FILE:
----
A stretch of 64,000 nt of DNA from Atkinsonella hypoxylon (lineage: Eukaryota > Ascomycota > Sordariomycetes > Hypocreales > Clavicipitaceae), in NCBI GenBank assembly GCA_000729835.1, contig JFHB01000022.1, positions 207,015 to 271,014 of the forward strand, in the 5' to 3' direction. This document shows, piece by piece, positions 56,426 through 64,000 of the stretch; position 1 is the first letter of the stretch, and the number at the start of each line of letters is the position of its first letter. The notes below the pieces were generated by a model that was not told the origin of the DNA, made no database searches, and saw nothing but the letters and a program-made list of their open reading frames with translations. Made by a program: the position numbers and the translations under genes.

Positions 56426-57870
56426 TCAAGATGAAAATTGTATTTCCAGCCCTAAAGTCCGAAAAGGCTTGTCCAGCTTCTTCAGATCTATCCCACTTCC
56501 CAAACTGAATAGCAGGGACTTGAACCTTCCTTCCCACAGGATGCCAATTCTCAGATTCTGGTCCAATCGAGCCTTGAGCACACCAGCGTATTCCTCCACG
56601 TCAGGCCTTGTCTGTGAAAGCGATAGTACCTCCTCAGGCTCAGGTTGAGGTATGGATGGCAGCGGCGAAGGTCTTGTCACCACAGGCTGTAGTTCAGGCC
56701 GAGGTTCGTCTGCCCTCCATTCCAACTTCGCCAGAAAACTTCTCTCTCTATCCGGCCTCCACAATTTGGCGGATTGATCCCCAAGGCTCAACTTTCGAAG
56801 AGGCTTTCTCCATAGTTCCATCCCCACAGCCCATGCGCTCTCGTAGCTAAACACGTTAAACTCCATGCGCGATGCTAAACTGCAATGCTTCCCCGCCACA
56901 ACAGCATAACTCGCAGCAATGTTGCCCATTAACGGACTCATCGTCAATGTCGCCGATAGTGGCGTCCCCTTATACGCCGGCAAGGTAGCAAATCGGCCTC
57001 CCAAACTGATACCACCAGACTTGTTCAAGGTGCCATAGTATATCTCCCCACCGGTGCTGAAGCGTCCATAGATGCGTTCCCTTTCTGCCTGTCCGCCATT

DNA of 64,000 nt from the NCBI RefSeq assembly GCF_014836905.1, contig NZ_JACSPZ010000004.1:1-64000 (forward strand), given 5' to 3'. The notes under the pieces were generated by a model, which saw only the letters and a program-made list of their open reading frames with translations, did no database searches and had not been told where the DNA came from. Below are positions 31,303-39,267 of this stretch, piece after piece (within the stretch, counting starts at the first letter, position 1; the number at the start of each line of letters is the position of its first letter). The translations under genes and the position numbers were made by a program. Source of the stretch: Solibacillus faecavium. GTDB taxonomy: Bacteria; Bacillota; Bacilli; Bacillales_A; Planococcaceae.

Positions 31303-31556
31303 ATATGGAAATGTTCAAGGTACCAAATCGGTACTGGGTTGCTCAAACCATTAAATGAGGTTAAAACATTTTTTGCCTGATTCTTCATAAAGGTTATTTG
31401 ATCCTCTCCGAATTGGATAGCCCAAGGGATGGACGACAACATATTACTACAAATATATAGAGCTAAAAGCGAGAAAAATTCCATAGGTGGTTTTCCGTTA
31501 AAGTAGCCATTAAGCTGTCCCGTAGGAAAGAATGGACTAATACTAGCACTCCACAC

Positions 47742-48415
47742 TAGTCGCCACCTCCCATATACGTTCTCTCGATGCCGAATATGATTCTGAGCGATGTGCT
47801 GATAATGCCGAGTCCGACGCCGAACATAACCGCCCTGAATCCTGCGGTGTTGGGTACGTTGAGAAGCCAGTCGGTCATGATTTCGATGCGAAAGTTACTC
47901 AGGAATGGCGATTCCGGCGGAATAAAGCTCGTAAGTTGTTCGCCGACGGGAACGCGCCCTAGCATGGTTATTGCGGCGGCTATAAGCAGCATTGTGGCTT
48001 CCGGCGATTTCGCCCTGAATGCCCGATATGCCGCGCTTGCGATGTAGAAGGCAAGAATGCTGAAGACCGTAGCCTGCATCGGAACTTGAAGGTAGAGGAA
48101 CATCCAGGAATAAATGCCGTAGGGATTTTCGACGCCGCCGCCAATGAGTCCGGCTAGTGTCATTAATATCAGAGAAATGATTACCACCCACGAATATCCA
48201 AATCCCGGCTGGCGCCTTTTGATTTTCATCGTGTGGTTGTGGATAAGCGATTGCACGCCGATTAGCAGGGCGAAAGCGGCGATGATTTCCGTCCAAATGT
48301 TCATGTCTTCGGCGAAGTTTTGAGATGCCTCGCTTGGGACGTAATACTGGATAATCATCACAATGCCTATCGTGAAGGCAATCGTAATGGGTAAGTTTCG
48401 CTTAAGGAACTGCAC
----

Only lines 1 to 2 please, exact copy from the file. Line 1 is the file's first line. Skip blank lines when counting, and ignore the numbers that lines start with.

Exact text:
A stretch of 64,000 nt of DNA from Atkinsonella hypoxylon (lineage: Eukaryota > Ascomycota > Sordariomycetes > Hypocreales > Clavicipitaceae), in NCBI GenBank assembly GCA_000729835.1, contig JFHB01000022.1, positions 207,015 to 271,014 of the forward strand, in the 5' to 3' direction. This document shows, piece by piece, positions 56,426 through 64,000 of the stretch; position 1 is the first letter of the stretch, and the number at the start of each line of letters is the position of its first letter. The notes below the pieces were generated by a model that was not told the origin of the DNA, made no database searches, and saw nothing but the letters and a program-made list of their open reading frames with translations. Made by a program: the position numbers and the translations under genes.

Positions 56426-57870